The post-Labor Day death toll and number of accidents on the state’s roads are annually magnified by encounters with the state’s large population of white tail deer.
In the most recent data provided by the S.C. Department of Public Safety, South Carolina reported 2,460 crashes with animals in 2017.
The S.C. Department of Natural Resources estimates deer numbers are lower in South Carolina compared to peak levels in the late 1990s. And data collected by SCDPS also indicates deer-vehicle collisions have declined over the past 25 years.
Yet South Carolina still ranks among the states where the risk of a deer-related crash is highest.
Crashes can be deadly, and they for certain are costly. AAA Carolinas reports that in 2018 the average deer-related claim in the Carolinas totaled $2,500 in damages.
To avoid crashes, the Insurance Information Institute and the Insurance Institute for Highway Safety recommend:
• Use extra caution in known deer zones.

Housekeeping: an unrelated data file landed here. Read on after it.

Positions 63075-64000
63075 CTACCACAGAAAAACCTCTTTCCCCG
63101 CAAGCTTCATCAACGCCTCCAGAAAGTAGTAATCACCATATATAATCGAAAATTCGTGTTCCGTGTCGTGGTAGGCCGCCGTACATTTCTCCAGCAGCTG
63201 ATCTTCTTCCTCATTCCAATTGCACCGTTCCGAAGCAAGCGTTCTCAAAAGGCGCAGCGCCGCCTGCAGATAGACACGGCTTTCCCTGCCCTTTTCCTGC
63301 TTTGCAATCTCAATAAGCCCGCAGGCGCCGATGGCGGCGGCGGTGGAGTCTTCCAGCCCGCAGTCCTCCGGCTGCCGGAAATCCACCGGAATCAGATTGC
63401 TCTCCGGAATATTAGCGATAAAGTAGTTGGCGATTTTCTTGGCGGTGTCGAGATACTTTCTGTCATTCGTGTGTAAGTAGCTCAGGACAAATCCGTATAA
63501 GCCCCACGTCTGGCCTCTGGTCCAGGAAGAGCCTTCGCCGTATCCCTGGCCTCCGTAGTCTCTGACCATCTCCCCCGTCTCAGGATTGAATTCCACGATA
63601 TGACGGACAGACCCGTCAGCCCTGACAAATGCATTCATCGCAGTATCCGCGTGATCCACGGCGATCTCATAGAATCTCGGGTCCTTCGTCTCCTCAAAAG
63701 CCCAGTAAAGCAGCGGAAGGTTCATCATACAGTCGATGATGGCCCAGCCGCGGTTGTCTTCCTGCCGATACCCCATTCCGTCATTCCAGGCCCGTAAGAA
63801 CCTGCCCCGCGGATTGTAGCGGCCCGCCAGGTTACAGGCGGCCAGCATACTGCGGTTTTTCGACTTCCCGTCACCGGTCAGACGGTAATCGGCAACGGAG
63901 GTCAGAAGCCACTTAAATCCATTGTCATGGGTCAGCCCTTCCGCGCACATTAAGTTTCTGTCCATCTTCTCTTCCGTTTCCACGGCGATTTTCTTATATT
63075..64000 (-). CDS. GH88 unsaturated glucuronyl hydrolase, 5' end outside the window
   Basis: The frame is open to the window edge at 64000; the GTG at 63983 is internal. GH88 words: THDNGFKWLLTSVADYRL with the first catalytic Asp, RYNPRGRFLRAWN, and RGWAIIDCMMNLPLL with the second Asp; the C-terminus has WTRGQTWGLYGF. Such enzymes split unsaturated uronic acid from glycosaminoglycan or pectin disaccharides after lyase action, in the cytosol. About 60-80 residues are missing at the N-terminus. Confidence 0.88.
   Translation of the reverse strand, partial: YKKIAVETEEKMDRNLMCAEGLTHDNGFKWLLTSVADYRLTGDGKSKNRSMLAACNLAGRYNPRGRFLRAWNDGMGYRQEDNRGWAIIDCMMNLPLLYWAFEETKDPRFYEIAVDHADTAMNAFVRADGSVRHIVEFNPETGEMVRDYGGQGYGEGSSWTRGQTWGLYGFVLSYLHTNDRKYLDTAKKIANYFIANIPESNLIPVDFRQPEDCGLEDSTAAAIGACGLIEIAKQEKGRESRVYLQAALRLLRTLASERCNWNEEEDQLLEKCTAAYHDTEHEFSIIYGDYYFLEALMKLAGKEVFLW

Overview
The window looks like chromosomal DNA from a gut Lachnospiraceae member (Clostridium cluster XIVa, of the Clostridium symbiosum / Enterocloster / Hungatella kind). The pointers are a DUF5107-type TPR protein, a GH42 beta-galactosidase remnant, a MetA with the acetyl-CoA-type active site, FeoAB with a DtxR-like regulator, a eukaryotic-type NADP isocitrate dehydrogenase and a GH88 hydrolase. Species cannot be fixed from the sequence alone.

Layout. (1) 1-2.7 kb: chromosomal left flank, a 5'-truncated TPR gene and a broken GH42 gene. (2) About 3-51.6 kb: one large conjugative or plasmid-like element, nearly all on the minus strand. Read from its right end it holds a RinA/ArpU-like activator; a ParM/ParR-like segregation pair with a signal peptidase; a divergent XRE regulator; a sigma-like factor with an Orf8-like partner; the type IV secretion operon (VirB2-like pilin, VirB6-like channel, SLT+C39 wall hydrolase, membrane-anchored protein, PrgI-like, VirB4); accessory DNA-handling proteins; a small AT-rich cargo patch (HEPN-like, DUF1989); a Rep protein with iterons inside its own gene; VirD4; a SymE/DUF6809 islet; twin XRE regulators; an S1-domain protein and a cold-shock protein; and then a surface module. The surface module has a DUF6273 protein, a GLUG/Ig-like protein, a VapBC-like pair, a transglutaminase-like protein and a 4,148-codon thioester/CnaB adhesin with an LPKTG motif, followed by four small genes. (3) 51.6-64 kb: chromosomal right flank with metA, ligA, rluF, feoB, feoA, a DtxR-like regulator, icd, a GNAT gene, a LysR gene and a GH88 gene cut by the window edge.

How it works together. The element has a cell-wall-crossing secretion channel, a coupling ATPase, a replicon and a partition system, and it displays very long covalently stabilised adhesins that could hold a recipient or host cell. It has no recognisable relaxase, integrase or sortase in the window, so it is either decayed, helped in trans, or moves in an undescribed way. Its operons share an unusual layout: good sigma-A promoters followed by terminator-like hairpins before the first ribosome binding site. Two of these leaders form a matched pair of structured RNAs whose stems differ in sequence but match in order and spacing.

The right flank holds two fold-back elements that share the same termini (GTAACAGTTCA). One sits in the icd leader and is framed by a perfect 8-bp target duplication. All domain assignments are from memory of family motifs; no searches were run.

• At night, when there is no oncoming traffic, use high beams.
• Avoid swerving when you see a deer.
• Scan the road for deer and other danger signs.
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• Do not rely on devices such as deer whistles.
And here are some deer facts that all drivers should know:
• Deer are on all roads.
• Deer are unpredictable.
• Deer often move in groups.
• Dusk and dawn are high-risk times.
For those in The T&D Region, one of the leading places in the state for deer hunting and trophy deer, it is particularly important to be aware of the risk from October through December.
You will see more deer on the roads now. Deer hunting runs from August through December and there’s a dramatic increase in the movement of the herd during the months when the animals are mating and migrating.
Studies show that about 45% of deer-vehicle collisions occur in roughly a 60-day period that corresponds with the breeding season. In South Carolina, “rut” is generally during the months of October and November.
With an increase in the likelihood of vehicle/deer collisions, it’s important that drivers are practicing safe driving habits and watching out for animals on the road. And wearing your seat belt can be difference between being OK or sustaining severe injury in the event of a deer-vehicle encounter.